There are many days when I have to remind myself that my goal is not to have super smart children but to raise godly people.

Attending that graduation ceremony gave me the long term perspective I needed.

graduation

I was able to see the tape across the finish line as each parent handed their student a diploma.

I was able to remember all of the answers to my “why’s”.

I was able to picture Brian and myself handing our children their diplomas and sending them into their next life adventure knowing that we had completed our purpose in the first part of their lives.

I was able to celebrate with these families who had once been in the trenches and had now reached the end of their race.

At one point in the ceremony there was a recognition of the families who were not only celebrating their child’s graduation but the end of their homeschool journey because this was their last child to be homeschooled.

I cried… again!

It dawned on me that homeschooling does not last forever.

graduation

This race has a finish line.

My children will not stay little forever.

I will have to let them go at some point.

I am so glad I attended that graduation. Sometimes, you need to see the bigger picture to appreciate the small strokes you are making in canvas of your child’s life on a daily basis. These strokes can add beauty or can ruin the overall portrait.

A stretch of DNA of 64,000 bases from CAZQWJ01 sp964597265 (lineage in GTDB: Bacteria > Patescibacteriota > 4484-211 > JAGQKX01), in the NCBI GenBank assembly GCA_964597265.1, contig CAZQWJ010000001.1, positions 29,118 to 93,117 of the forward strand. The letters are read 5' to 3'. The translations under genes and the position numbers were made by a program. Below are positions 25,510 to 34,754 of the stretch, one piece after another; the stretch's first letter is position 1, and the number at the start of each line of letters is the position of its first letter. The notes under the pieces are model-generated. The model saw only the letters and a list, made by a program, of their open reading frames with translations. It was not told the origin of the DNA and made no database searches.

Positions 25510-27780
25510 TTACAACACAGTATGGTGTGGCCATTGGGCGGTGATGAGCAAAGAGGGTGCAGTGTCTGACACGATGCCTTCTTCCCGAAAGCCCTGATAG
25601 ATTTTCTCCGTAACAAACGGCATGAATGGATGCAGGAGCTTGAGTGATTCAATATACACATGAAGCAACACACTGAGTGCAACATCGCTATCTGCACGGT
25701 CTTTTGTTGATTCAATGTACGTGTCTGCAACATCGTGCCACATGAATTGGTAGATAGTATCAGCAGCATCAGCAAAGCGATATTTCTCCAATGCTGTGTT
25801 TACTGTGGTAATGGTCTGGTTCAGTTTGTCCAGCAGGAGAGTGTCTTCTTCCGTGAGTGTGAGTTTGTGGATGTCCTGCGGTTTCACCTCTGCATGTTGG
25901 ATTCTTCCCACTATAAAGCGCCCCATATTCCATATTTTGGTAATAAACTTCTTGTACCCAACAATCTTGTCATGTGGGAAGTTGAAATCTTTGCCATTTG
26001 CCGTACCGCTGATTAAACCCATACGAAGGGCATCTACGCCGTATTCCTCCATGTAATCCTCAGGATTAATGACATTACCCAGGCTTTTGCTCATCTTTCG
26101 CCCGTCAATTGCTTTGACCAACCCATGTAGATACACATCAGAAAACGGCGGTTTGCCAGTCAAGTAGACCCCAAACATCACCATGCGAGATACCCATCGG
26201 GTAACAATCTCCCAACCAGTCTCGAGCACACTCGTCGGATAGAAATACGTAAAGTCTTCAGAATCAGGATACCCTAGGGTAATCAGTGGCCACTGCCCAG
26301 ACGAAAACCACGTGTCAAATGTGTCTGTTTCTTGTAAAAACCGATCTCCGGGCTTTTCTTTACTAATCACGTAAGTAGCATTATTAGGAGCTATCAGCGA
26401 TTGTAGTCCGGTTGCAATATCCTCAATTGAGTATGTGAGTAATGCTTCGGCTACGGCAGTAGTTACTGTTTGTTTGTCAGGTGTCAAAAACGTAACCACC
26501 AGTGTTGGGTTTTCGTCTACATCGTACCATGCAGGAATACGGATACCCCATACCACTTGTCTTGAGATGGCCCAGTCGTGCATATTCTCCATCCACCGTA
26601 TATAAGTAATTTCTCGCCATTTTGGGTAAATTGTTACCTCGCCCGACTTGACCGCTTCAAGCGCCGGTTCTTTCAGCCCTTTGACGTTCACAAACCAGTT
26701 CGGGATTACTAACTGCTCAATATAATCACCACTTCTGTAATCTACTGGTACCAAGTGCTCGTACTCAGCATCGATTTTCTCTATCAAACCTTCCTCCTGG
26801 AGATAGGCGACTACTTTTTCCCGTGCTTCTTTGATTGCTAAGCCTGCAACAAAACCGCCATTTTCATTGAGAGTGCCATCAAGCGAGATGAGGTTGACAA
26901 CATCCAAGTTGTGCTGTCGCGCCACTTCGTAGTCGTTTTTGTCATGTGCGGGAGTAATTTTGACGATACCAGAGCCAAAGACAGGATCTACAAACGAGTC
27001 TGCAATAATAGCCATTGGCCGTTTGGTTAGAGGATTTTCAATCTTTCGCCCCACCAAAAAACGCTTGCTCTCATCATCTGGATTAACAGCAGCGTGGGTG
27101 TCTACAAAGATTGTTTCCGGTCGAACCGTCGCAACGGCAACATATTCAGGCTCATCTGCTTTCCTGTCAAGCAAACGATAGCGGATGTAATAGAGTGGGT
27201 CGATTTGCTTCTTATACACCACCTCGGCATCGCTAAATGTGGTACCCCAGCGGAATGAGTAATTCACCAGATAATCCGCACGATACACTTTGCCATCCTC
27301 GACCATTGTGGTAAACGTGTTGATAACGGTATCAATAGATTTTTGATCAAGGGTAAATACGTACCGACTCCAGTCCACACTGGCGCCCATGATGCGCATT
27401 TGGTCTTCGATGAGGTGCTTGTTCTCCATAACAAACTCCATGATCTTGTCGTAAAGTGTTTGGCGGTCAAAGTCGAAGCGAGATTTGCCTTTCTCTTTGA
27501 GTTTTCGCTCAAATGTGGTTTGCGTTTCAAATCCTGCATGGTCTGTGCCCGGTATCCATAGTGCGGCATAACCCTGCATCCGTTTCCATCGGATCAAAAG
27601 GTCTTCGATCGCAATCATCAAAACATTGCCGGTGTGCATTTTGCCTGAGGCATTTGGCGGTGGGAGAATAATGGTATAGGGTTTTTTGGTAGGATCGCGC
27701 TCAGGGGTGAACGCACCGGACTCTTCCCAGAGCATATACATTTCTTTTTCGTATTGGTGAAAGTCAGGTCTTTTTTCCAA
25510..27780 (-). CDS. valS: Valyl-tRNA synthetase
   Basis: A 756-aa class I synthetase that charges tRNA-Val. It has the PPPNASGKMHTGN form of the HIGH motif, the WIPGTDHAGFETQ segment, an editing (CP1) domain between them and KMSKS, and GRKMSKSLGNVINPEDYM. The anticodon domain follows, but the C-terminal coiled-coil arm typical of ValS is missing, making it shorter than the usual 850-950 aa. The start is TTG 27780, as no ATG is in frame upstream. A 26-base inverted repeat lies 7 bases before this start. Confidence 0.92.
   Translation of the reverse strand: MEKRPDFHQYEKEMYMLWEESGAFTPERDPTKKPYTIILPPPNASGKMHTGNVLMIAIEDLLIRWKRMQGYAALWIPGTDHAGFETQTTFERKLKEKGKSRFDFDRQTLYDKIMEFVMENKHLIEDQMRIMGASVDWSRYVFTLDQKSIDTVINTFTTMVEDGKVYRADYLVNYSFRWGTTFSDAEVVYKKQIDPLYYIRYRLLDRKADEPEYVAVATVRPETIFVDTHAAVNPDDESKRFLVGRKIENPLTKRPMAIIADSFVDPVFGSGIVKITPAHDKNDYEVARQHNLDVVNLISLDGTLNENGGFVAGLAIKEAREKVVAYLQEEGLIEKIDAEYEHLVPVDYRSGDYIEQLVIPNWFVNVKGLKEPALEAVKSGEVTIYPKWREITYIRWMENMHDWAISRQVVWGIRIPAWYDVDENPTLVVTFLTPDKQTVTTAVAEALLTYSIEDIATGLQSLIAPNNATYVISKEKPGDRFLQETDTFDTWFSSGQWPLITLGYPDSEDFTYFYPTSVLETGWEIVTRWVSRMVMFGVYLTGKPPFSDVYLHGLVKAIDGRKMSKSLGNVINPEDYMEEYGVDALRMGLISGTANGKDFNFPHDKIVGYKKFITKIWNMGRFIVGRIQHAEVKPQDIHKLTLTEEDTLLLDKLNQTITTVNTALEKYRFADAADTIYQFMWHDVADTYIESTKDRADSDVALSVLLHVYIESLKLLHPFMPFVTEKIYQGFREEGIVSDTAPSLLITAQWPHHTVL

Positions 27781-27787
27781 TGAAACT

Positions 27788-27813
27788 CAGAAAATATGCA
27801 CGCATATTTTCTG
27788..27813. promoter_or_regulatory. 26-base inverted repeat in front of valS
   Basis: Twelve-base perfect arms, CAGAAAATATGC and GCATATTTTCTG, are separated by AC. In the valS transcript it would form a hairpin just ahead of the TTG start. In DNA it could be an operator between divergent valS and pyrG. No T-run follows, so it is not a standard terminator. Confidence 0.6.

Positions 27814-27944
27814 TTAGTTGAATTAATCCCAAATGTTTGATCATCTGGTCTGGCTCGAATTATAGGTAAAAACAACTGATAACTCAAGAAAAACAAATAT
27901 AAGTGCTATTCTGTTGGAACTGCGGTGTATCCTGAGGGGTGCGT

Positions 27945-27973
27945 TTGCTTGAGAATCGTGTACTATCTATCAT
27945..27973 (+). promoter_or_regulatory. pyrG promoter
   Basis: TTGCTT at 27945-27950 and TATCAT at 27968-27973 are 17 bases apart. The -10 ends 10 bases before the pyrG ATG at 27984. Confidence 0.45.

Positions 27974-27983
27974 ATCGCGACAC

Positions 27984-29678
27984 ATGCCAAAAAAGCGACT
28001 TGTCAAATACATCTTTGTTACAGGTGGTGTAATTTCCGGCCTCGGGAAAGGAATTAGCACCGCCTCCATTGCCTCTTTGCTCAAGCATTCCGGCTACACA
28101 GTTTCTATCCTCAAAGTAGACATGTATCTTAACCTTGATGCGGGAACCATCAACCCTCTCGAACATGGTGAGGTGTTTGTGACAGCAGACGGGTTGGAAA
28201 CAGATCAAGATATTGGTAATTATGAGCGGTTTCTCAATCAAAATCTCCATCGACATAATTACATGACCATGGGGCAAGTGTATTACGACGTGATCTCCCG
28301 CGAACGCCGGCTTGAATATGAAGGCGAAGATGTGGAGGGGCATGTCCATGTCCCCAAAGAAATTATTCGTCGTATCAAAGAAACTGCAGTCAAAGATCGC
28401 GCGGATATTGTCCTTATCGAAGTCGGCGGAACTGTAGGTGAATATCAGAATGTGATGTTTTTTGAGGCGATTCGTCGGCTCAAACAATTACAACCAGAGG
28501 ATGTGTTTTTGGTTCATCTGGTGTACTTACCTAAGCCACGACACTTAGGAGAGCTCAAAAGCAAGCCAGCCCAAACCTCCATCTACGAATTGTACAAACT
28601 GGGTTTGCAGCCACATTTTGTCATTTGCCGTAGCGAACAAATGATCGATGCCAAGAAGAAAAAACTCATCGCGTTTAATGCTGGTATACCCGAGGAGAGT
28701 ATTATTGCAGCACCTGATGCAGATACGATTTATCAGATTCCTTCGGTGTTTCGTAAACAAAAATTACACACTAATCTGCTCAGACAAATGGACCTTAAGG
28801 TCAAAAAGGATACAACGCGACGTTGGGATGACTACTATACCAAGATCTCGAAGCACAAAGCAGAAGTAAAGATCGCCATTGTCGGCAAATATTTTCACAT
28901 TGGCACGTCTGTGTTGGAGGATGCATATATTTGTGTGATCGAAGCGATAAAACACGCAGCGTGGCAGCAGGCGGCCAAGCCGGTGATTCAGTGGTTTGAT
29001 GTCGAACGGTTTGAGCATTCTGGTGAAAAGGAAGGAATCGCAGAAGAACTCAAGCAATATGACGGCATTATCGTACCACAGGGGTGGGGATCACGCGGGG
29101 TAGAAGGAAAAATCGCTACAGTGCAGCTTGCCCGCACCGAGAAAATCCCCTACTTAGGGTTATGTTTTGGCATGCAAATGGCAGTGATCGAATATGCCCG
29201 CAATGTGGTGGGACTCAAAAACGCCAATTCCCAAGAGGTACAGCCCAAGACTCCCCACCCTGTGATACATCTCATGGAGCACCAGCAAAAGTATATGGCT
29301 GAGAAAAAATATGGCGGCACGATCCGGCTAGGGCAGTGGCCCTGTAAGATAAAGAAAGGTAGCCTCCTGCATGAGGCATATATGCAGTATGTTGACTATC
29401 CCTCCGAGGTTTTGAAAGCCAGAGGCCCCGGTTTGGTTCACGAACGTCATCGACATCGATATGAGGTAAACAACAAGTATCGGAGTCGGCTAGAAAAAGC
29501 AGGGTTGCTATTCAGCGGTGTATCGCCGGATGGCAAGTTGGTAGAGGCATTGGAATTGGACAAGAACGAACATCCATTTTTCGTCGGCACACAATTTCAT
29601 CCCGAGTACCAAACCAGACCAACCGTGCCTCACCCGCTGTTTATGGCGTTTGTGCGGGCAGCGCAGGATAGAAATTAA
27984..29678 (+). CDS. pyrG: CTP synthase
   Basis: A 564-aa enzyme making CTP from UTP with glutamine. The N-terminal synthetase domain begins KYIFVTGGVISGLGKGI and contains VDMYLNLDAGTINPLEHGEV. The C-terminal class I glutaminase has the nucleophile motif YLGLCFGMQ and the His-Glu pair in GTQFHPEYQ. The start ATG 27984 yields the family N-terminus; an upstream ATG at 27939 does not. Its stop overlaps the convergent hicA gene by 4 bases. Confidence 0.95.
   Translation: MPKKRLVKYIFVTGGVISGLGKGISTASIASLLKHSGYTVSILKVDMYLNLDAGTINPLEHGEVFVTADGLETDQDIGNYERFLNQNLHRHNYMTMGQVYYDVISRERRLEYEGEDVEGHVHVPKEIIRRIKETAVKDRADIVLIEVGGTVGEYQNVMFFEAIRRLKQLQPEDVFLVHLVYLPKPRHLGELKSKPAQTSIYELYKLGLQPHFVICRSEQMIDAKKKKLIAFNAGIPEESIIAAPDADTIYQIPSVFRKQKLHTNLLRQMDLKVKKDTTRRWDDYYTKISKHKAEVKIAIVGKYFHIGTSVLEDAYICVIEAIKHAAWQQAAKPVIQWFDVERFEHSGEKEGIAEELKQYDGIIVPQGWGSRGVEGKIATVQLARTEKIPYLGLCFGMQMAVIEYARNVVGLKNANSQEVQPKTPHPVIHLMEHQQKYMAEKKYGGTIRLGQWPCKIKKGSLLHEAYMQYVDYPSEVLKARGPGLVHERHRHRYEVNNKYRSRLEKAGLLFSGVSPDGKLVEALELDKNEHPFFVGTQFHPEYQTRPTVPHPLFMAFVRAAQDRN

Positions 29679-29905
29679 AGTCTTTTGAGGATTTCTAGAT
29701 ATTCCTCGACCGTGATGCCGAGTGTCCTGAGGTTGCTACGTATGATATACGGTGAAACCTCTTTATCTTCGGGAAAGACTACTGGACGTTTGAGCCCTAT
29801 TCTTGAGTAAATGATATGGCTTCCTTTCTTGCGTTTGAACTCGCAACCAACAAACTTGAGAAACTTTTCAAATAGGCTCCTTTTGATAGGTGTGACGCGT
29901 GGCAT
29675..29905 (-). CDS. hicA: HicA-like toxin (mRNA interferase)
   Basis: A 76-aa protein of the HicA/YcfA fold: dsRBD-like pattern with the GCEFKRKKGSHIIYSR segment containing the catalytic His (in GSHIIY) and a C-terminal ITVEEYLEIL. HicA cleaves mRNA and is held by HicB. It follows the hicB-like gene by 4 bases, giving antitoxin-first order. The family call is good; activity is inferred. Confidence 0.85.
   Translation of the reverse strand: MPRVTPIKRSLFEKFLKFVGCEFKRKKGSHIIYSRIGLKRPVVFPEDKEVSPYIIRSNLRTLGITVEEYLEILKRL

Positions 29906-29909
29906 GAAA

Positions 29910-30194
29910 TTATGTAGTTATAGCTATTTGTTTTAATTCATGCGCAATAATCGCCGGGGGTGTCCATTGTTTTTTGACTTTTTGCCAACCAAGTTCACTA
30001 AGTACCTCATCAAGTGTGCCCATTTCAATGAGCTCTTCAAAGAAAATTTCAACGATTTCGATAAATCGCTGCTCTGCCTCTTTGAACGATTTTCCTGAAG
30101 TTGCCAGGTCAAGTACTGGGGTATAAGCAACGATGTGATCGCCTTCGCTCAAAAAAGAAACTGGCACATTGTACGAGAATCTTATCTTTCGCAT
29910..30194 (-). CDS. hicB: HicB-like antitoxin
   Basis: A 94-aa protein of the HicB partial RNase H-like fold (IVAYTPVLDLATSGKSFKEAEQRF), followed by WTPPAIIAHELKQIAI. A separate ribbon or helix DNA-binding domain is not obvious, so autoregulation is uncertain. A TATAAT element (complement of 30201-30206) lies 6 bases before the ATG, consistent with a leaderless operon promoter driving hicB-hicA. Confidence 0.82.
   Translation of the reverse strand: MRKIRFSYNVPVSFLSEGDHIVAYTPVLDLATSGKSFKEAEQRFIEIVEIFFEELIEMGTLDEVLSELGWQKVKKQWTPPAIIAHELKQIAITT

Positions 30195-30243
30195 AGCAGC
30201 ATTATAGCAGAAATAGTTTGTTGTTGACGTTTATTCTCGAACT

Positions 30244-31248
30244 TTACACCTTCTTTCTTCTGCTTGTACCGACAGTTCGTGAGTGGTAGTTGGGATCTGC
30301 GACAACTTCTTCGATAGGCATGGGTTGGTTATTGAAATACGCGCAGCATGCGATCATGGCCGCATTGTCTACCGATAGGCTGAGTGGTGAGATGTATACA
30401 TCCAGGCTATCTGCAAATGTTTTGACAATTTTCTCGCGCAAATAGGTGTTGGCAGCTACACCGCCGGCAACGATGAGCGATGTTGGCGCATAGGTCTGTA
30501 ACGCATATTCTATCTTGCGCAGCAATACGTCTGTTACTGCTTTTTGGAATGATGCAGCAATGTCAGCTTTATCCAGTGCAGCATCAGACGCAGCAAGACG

As my friend Kristi often says, “The days are long, but the years are short.”

I’ll rephrase it: the school days are long….. but the school years are short.

graduation

do-you--have-a-routine

Do You Have a Routine?

When we hear the words “schedule” or “routine” we usually cringe on the inside. To many, those words mean that we do not have freedom in our lives to do what we want, when we want. We live in a time when spontaneity is almost revered and having a schedule/routine is viewed as a freedom stealer.

Yet, we expect teachers to have a schedule for their classrooms so we know that they will have enough time in each day to teach what children need to learn for the school year. We expect doctors to schedule our appointments and keep to the schedule as closely as possible so our time is not wasted in the waiting room.

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As a homeschooling mother myself, I was torn between the freedom that homeschooling gave me in terms of the flow of our day and the personal need for my time to be assigned so my responsibilities could be completed.